"Banking is personal and digital"
Dr. Jan Wiedei, Head of Digital Sales at Deutsche Postbank AG, provided a perspective from the financial world, at the 4th International Investors Day. "Digital Business and Digitalization have probably been the most discussed words in the last two years. Common sense tells us that something big is coming. It will affect growth, efficiency, technology and culture. However, companies tend to view the required actions differently; some financial institutions view digital as a discussion about apps, others view it as having the potential to significantly alter business patterns, USPs and the way we create value for clients, shareholders and employees. The fact remains that traditional ways of running the business will change significantly."
Dr. Wiedei sees the potential of artificial intelligence (AI) and software as a service (SaaS) mainly in sales and services in daily banking. "Look at call centers; it is likely that in a few years AI will answer the plain vanilla questions directly and an agent will concentrate on the complex ones. With SaaS, it’s the same situation; financial institutions invest huge amounts of money and focus, for example, on being compliant with the regulations. Is that a USP in itself? No. So why not share this cost," asks the financial expert.
How digitalization influences energy management technology and companies
How does an established energy company handle increasing digitalization? According to Hans-Joachim Polk, Board Member for Infrastructure/Technical Affairs at VNG – Verbundnetz Gas Aktiengesellschaft, corporate culture must not be disregarded in this matter. "We work on establishing the mindset required for digitalization in our company," says Polk. For this purpose, a small business was founded which provides VNG with insight into relevant start-ups, trends and challenges. Viessmann Group, a family-run business, also builds on digitalization. "We must evolve from a mere hardware company to a hybrid provider of both hardware and software services," comments Timo Tauber, from Mergers & Acquisitions of the manufacturer of heating, industrial and cooling systems. According to Tauber, the change is necessary as hardware is increasingly becoming a replaceable good. "We have to reposition ourselves to remain competitive." Viessmann Group hired over 100 new employees to form a "digital team". According Tauber, it is not enough to build start-ups; rather the mindset of all employees needs to be changed in such a manner that further promotes innovation and digitalization within the company. Especially in this context, fully integrated, intelligent networks would lead to a breakthrough. According to VNG Board Member Volk, decentralization is not a solution for efficient management of intelligent networks. "There will be new forms of energy consumption. We should not oppose this trend but rather find new solutions. Efficiency is important. We need more intelligent systems and networks," says Polk. The expert also talked about energy storage. "We are still relatively inefficient with the existing storage solutions. Without intelligent storage solutions, the renewable energy movement will not work."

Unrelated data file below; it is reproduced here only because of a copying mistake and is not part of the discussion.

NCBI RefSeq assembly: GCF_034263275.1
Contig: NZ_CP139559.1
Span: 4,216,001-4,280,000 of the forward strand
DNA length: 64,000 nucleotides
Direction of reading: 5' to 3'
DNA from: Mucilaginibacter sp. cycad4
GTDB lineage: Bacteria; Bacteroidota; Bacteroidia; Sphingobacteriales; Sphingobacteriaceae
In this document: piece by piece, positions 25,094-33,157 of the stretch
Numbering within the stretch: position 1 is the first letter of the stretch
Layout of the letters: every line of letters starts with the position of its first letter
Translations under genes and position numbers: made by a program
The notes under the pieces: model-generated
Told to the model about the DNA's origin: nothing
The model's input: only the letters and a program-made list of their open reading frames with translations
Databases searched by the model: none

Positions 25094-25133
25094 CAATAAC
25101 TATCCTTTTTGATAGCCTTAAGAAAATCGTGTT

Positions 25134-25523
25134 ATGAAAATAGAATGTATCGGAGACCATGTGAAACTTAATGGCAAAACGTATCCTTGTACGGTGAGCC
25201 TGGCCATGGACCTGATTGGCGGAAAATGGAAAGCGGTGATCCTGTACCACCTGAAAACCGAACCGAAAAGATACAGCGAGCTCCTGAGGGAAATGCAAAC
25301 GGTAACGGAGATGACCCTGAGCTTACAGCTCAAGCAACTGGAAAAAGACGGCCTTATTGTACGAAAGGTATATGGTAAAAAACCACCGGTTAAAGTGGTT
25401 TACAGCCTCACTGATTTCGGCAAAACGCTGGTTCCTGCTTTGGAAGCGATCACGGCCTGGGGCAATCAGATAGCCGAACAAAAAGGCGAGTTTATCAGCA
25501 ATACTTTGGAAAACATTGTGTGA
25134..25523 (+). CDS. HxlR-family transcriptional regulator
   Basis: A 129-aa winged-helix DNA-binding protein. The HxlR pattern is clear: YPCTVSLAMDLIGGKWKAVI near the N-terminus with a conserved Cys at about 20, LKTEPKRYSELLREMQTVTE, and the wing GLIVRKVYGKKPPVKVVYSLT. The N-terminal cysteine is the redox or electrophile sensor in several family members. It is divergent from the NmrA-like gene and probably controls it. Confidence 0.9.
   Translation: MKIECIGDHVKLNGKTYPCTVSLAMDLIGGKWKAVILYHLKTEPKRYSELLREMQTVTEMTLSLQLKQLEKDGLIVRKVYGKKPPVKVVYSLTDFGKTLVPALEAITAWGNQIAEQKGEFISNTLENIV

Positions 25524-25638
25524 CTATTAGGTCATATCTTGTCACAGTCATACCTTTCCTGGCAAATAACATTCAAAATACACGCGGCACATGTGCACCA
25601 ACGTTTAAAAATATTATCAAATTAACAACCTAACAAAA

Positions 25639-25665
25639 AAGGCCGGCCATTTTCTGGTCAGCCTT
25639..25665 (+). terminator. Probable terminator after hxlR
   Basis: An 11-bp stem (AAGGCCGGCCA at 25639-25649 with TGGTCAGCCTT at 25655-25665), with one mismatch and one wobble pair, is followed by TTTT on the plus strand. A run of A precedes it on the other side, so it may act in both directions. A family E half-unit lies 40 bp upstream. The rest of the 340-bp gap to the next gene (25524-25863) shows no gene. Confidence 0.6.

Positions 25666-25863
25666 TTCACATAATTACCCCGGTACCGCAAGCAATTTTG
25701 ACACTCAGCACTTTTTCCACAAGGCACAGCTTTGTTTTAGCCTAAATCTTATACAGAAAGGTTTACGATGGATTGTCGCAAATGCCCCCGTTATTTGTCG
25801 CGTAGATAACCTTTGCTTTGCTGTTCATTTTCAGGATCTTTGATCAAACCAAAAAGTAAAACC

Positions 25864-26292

Smart city or "The threat is real and not science fiction"
Looking back at the Smart City panel, moderator Jun.-Prof. Dr. Vivek Velamuri, who holds the Rolf Schrömgens Professorship in Entrepreneurship and Technology Transfer at HHL, commented, "It was astounding that, following the basic definition of a smart city, which uses digital technology to improve services and welfare, we focused the discussion on the well-being of the citizens. This refers more to a social than a purely financial or technological concept. In this context, we also discussed the fields of health care, education and politics in addition to aspects of e-mobility and energy." According to Jun.-Prof. Velamuri, many of the smart cities are not located in Europe but in the developing countries because the desire to solve urgent problems was greater there.